Major New Go Event Being Planned for Feb 2013 in NYC & DC

Wednesday November 28, 2012

Plans are underway for a brand-new major go event in the U.S. early next year. Organizers for the North American Go Convention (NAGC) plan to run the event from February 8-17, book-ended with weekend tournaments in New York City (February 9-10) and Washington, DC (February 16-17), with the overall winner declared NAGC Open Champion. Both weekend open tournaments offer 8 rounds of rated games for kyu players, and 6 rounds for dan. Like the annual U.S. Go Congress, the NAGC organizers also plan to include simuls, lectures and game reviews with professional players, who thus far include Joanne Missingham 6P, Stephanie Yin 1P and Myung-wan Kim 9P. Also on tap are Blitz go, Pair Go, awards for top youth, female and senior players and more. The North American Go Convention is sponsored by the AGA Capital Go Club, NOVA Go Club and Days Inn Hotel, and organized by Yue Zhang, Sam Zimmerman, Garrett Smith, Tengxiao Yang, Edward Zhang, Liang Yu, Xiliang Liu, Joshua Guarino, et al. Click here for online registration; groups of 10 or more qualify for a 5% discount. For facility reservation reasons, registration fees will rise 10% after 12/25/2012.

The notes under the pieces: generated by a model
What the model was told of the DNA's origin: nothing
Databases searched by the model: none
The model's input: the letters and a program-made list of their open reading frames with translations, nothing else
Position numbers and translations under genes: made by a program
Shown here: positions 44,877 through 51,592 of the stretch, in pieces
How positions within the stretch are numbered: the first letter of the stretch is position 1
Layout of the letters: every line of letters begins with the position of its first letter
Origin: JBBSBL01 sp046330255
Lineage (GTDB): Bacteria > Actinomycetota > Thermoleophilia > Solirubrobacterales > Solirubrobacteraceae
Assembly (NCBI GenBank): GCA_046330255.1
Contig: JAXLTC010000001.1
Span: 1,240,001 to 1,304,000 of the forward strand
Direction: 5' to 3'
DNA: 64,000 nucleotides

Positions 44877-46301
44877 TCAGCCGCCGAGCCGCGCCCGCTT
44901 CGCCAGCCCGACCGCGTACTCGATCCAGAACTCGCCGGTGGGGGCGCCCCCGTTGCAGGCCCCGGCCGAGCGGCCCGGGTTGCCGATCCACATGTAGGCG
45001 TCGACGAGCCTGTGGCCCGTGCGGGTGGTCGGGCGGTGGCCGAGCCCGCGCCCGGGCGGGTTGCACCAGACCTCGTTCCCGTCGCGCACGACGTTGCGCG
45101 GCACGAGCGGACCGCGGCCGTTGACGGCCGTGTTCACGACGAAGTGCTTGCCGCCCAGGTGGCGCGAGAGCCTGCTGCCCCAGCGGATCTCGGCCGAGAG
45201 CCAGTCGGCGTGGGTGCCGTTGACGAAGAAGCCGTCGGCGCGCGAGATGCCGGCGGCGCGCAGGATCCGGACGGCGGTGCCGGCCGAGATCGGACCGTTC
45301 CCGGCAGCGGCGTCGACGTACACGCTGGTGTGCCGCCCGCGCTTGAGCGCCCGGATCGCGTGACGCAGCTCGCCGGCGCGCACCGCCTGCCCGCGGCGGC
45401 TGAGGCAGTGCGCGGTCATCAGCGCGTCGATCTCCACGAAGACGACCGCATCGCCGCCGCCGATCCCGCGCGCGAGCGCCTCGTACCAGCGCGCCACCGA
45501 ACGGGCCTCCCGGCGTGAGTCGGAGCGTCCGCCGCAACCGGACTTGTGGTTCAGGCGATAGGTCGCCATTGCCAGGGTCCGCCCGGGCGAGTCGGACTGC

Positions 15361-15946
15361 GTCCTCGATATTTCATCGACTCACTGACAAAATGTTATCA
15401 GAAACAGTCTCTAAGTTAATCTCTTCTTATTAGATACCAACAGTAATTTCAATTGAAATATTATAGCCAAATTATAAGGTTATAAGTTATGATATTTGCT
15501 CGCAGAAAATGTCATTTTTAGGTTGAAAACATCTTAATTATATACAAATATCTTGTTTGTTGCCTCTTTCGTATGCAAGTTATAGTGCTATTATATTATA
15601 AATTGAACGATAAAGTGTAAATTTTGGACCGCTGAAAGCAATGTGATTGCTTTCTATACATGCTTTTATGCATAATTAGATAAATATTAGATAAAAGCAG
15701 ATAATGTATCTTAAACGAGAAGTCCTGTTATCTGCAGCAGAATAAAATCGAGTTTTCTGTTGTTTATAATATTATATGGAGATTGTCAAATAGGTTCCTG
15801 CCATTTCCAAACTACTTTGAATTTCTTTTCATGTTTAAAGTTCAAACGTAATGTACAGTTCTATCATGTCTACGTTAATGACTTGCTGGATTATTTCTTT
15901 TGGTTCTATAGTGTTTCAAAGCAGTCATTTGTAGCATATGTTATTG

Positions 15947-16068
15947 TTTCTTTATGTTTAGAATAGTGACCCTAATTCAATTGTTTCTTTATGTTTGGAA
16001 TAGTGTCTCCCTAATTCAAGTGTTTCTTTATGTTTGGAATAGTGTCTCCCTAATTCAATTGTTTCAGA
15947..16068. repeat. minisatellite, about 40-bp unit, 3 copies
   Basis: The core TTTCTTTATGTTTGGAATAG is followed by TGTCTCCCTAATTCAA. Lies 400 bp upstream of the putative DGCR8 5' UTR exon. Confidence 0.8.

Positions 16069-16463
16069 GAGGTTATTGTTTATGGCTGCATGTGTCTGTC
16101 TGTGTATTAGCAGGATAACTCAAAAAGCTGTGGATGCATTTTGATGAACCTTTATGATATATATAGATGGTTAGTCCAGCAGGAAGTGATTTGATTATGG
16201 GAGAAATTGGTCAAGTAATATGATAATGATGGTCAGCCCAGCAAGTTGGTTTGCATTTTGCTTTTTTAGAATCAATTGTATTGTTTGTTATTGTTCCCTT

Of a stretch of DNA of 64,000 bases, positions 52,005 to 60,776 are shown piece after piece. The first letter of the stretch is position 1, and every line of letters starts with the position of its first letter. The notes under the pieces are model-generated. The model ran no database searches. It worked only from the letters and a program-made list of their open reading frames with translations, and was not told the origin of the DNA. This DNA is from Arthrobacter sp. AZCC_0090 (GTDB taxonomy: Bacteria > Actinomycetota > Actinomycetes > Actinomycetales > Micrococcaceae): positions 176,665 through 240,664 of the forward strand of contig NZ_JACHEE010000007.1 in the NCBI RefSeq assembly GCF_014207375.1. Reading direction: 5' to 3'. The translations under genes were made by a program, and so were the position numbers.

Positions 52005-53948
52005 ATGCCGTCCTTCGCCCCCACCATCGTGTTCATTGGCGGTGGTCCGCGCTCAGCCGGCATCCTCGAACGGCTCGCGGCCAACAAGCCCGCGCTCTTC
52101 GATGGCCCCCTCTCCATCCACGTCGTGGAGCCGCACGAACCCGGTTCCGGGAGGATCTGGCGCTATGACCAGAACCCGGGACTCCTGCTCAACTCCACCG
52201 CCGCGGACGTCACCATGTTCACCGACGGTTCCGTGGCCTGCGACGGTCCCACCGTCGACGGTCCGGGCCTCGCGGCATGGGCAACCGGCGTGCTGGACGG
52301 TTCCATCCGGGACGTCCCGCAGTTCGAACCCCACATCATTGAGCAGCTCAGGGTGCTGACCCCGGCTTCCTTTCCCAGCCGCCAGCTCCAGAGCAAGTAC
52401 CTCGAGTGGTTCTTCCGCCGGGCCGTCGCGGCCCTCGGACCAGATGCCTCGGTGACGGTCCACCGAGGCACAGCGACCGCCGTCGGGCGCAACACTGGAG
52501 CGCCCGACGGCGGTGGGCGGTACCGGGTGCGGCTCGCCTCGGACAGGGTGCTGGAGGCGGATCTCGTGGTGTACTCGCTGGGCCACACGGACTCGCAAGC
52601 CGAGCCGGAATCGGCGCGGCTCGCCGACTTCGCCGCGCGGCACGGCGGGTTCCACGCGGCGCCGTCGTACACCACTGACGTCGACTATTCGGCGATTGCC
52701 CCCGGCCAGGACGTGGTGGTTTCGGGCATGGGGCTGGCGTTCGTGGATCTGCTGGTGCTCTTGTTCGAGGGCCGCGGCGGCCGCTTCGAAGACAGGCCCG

Categories: U.S./North America
Share

Go Art: “The Hedgehog” Now Available Online

Wednesday November 28, 2012